Last Year a Snowstorm, This Year a Hurricane? Really?

  • #126
Evo
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It was still only a category 1 hurricane and did damage expected of a cat 1 hurricane, no worse. Areas of damage were spotty. I hate it when things like this get so exaggerated. It covered a large area and as was mentioned earlier that makes restoral efforts slower since you can't concentrate crews in a small area.

But the power of a category-1 hurricane should not be downplayed. Category-1 hurricanes can cause significant damage, such as uprooting mature trees, ripping off roof shingles, or even toppling mobile homes.

And there’s no guarantee that a higher category hurricane will inflict more damage. For example, a category-2 that strikes an unprepared metropolitan area might wreak more havoc than a category-4 that hits a rural area. To determine the potential for damage, population density, total rainfall, and local terrain all need to be taken into consideration.

Read more at http://hotword.dictionary.com/categ...-the-numbers-really-mean/#l6kWs1tQILF5pwGZ.99

Category 1Category 1
Sustained winds 33–42 m/s 64–82 kn
Hurricane Lester near landfall
119–153 km/h 74–95 mph
Normal central pressure, with exceptions 980–994 mbar 28.94 inHg
Very dangerous winds will produce some damage

Category 1 storms usually cause no significant structural damage to most well-constructed permanent structures; however, they can topple unanchored mobile homes, as well as uproot or snap numerous trees. Poorly attached roof shingles or tiles can blow off. Coastal flooding and pier damage are often associated with Category 1 storms. Power outages are typically widespread to extensive, sometimes lasting several days. Even though it is the least intense type of hurricane, the storm can still produce widespread damage and can be a life-threatening storm.[5]
I lived through hurricane Carla in houston. Now THAT was a hurricane. 300 miles of coastline affected
Carla made landfall on the afternoon of the 11th on the northeast part of Matagorda Island as a strong Category 4 hurricane with a minimum central pressure of 931 millibars, or 27.49 inches of mercury, and sustained winds of 145 mph
http://www.srh.noaa.gov/crp/?n=hurricanecarla

That's worse than Sandy. It will always stay in my mind. My aunt and uncle were visiting from France due to my Uncle's temporary assignment in houston. They were staying at a nearby apartment on the second floor. My mother demanded that they come stay with us since we lived in an experimental steel frame and brick one story home.

A couple of days after the storm and streets were getting cleared so people could drive, we went to their apartment complex, which no longer had a second floor.

I feel for the people that had damage, but growing up in houston, I am all too familiar with tropical Storms and hurricanes and it really irks me when storms are blown out of proportion.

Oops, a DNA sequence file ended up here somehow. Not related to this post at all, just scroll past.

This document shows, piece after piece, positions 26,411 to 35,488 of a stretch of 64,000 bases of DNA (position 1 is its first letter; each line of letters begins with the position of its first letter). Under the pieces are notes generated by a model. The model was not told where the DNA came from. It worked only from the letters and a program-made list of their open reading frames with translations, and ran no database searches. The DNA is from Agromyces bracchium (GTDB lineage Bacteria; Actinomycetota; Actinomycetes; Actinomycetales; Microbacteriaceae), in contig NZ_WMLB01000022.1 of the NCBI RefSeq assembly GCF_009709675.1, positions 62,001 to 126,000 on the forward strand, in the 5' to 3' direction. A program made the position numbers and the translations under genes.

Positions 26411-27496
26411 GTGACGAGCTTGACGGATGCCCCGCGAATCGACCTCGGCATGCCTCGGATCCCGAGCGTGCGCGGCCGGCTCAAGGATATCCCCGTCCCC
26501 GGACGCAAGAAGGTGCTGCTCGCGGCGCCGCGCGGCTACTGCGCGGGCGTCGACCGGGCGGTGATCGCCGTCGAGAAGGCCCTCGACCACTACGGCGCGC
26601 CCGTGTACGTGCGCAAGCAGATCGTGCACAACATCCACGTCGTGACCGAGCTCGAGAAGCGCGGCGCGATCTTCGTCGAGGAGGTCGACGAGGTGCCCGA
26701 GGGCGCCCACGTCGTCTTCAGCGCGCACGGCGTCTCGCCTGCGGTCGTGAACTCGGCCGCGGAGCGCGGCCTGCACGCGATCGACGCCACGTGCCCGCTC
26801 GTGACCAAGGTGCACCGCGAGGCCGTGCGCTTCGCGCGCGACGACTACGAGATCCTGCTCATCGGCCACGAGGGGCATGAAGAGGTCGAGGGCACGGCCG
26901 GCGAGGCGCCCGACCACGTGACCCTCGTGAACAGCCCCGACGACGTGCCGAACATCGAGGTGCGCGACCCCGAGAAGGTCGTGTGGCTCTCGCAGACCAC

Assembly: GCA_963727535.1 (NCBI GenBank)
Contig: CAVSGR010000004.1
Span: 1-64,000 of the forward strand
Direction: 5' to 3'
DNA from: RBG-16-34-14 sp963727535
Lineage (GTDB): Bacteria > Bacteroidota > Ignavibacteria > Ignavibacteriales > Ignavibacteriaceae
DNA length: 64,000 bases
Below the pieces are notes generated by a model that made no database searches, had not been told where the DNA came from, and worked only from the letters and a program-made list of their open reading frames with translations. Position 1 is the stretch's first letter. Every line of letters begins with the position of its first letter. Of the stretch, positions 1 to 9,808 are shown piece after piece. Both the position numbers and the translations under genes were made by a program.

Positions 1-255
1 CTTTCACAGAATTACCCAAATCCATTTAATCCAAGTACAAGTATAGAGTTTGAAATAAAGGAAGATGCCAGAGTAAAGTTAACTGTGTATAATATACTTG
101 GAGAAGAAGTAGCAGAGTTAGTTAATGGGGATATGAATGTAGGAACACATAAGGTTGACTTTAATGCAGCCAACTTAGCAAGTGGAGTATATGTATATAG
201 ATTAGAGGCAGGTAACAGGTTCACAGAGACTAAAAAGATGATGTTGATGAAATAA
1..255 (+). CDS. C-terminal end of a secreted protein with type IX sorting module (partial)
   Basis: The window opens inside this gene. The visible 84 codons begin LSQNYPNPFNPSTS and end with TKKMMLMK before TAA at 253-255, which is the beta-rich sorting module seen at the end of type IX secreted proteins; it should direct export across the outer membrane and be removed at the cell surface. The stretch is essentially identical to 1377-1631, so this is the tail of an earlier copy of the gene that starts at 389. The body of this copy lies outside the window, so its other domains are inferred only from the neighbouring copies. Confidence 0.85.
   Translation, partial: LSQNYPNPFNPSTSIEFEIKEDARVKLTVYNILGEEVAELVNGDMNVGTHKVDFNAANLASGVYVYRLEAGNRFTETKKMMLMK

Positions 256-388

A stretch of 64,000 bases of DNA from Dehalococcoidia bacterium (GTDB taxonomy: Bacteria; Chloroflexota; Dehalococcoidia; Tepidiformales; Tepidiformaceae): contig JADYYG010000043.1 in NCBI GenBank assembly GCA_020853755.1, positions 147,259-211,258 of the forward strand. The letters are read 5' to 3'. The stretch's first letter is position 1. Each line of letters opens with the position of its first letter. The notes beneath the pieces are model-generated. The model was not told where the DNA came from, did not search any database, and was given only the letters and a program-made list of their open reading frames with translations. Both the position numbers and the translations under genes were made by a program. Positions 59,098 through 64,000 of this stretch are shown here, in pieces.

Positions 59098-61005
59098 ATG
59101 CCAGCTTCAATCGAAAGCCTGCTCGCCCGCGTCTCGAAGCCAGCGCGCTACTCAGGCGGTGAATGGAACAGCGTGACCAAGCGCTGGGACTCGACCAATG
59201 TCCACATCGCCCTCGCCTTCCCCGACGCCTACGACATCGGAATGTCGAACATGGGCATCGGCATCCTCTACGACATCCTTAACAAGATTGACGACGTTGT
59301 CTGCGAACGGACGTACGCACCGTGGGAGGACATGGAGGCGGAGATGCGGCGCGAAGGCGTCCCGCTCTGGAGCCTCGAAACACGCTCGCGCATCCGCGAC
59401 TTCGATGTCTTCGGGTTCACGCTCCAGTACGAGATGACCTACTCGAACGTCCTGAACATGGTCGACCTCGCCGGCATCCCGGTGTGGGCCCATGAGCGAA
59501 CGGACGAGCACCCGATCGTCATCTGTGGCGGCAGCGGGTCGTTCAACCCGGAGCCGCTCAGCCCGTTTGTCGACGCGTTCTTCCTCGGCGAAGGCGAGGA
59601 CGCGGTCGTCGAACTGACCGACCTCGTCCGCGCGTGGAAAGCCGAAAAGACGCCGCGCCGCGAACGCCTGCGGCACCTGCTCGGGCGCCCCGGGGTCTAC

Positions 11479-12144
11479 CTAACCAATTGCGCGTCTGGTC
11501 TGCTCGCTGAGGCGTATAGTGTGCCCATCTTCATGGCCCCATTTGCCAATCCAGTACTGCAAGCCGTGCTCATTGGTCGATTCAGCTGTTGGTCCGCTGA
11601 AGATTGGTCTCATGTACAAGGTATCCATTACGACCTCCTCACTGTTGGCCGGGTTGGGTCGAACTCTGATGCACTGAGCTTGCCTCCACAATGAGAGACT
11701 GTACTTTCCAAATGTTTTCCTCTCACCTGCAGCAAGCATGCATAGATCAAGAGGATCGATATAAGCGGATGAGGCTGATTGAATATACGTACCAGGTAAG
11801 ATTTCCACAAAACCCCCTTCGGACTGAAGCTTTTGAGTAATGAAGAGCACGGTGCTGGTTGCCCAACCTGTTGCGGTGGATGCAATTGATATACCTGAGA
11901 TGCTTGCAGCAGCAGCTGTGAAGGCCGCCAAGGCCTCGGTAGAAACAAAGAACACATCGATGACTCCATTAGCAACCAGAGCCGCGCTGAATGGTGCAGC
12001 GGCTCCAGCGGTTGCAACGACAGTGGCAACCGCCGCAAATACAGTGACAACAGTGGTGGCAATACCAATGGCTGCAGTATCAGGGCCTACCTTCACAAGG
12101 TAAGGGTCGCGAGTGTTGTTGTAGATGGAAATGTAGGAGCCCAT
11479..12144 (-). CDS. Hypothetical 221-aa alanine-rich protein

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  • #127
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One may also wonder about the integrated kinectic energy of these storms
 
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  • #128
Astronuc
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It was still only a category 1 hurricane and did damage expected of a cat 1 hurricane, no worse. Areas of damage were spotty. I hate it when things like this get so exaggerated. It covered a large area and as was mentioned earlier that makes restoral efforts slower since you can't concentrate crews in a small area.
. . . .
I lived through hurricane Carla in houston. Now THAT was a hurricane. 300 miles of coastline affected

http://www.srh.noaa.gov/crp/?n=hurricanecarla

That's worse than Sandy.
Actually, about 350 to 400 miles of coastline just in NJ and Long Island were affected - flooded and/or affected by high wind. On Long Island alone, the authorities estimate 100,000 homes and commercial buildings were damaged or destroyed (not sure if that includes parts of NYCity, e.g., Brooklyn and Queens). A similarly large number in NJ were affected.

Those numbers don't include NC, VA, PA, DE or CT. Damage seems to be spotty in those states.

I don't think the threat of the storm was exaggerated in NJ and NY. It seems to have been spot on.
 
  • #129
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It appears that most of the damage was due to flooding. It seems Sandies landfall was close to high -full moon- tide which added some height to the average sea level during high tide, for a total of 13.88 feet.

For comparison, notice that the great gale of 1821 hit during low tide:

The hurricane produced a storm surge of 13 feet (4 m) in only one hour at Battery Park. Manhattan Island was completely flooded to Canal Street; one hurricane researcher remarked that the storm surge flooding would have been much worse, had the hurricane not struck at low tide.[13]
The average difference in low and high tide at NY is about 6 feet, suggesting that the 1821 event might have been at 18-19 feet had it been at high tide too. And maybe the height of Sandies flooding could have been around 8 feet, had it been at low tide.